Why was suid support dropped in perl?

Discussion in 'Perl Misc' started by shrike@cyberspace.org, Oct 19, 2012.

  1. Guest

    ####
    From the INSTALL file of 5.16:
    suidperl was an optional component of earlier releases of perl. It is no
    longer available. Instead, use a tool specifically designed to handle
    changes in privileges, such as B<sudo>.
    ####

    I imagine this has busted quite a few sysadmin tools across perls install base. Why the change?
     
    , Oct 19, 2012
    #1
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  2. "" <> writes:
    > ####
    > From the INSTALL file of 5.16:
    > suidperl was an optional component of earlier releases of perl. It is no
    > longer available. Instead, use a tool specifically designed to handle
    > changes in privileges, such as B<sudo>.
    > ####
    >
    > I imagine this has busted quite a few sysadmin tools across perls
    > install base. Why the change?


    I do not know who came up with the idea to install the perl
    interpeter(!) as setuid-0 program because providing a functionally
    equivalent facility in C is so dead easy: Just compile the program
    below, install as 'setuid whatever you want to' and all other local
    users will be able to execute arbitrary code with the desired
    privilege level.

    #include <unistd.h>

    int main(int argc, char **argv)
    {
    setuid(geteuid());
    execvp(argv[1], argv + 1);
    return 0;
    }
     
    Rainer Weikusat, Oct 19, 2012
    #2
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  3. Guest

    On Friday, October 19, 2012 5:48:03 PM UTC-4, Ben Morrow wrote:
    > Quoth "" <>:
    >
    > > ####

    >
    > > From the INSTALL file of 5.16:

    >
    > > suidperl was an optional component of earlier releases of perl. It is no

    >
    > > longer available. Instead, use a tool specifically designed to handle

    >
    > > changes in privileges, such as B<sudo>.

    >
    > > ####

    >
    > >

    >
    > > I imagine this has busted quite a few sysadmin tools across perls

    >
    > > install base. Why the change?

    >
    >
    >
    > suidperl has had many security problems over the years, has not been
    >
    > part of the default install for a long time, and has been explicitly
    >
    > deprecated in INSTALL since at least 5.10.0. The design of suidperl
    >
    > requires it to link all of the argument-parsing code of perl itself,
    >
    > which is rather complicated and not something you want to link into a
    >
    > vulnerable program if you can help it. In practice using sudo instead is
    >
    > pretty-much never a problem.
    >
    >
    >
    > Ben


    It turns out I have run into such a problem: running a driver written in perl on a remote host via SSH. Either I turn off the tty requirement for sudoon the whole box, or I embed perl. I would much rather make a fifo, fork and seteuid() down to nobody to isolate privs.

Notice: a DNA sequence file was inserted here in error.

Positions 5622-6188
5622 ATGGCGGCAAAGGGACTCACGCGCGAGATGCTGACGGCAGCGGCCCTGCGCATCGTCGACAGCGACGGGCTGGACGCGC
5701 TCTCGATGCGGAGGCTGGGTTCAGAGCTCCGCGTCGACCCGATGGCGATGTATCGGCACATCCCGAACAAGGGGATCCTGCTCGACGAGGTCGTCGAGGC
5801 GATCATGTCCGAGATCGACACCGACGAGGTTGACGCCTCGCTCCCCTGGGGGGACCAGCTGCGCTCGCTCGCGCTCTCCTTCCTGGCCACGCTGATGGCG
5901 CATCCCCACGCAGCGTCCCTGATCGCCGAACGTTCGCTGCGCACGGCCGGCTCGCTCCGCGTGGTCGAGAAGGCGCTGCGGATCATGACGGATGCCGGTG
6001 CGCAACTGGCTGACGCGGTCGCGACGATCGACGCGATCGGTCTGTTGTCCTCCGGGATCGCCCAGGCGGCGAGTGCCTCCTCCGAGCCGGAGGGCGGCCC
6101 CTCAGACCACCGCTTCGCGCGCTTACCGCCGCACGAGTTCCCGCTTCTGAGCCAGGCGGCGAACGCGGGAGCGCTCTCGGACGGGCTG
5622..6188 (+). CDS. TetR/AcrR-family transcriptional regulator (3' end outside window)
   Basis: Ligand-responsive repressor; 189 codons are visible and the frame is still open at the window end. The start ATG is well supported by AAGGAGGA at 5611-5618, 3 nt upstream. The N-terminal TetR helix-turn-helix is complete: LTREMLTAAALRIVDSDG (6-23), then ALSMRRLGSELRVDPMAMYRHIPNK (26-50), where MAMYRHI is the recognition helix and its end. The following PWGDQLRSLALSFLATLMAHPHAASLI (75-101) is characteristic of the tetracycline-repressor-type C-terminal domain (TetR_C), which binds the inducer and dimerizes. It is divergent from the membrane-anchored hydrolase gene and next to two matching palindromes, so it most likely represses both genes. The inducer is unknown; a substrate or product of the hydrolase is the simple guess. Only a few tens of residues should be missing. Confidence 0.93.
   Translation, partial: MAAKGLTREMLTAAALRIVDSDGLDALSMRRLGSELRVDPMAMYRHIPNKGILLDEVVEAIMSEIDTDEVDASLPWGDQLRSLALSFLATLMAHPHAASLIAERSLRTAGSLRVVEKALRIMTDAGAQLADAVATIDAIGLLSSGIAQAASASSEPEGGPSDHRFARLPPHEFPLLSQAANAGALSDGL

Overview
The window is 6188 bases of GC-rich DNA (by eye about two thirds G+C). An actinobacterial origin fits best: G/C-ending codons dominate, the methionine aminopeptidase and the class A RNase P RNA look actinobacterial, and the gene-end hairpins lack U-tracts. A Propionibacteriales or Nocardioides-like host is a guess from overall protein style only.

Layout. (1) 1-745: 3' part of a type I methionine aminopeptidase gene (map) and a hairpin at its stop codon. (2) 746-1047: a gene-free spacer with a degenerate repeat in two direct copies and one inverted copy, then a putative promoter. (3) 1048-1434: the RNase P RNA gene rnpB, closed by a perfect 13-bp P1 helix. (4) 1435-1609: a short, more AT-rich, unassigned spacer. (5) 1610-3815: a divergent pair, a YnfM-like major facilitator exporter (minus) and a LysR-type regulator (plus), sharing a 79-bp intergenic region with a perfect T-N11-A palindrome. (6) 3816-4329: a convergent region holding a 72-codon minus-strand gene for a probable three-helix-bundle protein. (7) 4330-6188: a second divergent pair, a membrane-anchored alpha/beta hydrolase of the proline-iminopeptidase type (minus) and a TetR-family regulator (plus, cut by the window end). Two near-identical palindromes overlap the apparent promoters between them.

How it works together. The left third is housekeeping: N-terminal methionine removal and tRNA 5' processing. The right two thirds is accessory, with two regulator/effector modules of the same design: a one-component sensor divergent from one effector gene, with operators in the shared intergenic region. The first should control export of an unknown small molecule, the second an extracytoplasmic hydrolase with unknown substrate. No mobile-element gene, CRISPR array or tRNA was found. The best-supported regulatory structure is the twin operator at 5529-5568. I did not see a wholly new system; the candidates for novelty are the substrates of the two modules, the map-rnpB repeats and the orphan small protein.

In terms of making a redistributable package, if I touch sudo then I have to support sudo, and if I use a cheap wrapper, it looks kludgy. To embed I have to code in C, and frankly my C leaves something to be desired. Python does support suid I think, but I'm not adding more interpreters to my box.

    Embedding perl is a pretty tall order just to get a monolithic redistributable out of the deal. Any other options?
     
    , Oct 20, 2012
    #3
  4. Guest

    On Tuesday, October 23, 2012 7:29:35 PM UTC-4, Andrew Gideon wrote:
    > On Sat, 20 Oct 2012 09:59:11 -0700, wrote:
    >
    >
    >
    > > It turns out I have run into such a problem: running a driver written in

    >
    > > perl on a remote host via SSH.

    >
    >
    >
    > Why not permit SSH to root using a key pair with a command restriction?
    >
    > Since the command runs as root, there's no su-ing required.
    >
    >
    >
    > This does have the risks associated with the program itself running as
    >
    > root, but you'd have those anyway, right?
    >
    >
    >
    > - Andrewq


    Because then I would have to support public key rhost based authentication for sshd, which is an even worse proposition than supporting sudo. If I touch _anything_ else, I own it. All I can reasonably expect to secure or support is _my_ code. This is the basic reality of software support.

    My concern is not whether _I_ can use it. My concern is whether somebody else can use it by following a short set of instructions. "chmod +s" works. sudo or rhost+sshd is a 3 hour support call. And I'm not going to tell somebody to turn on remote access for the root account for sshd, when I have no reasonable expectation that they understand the consequences of doing so.
     
    , Oct 29, 2012
    #4
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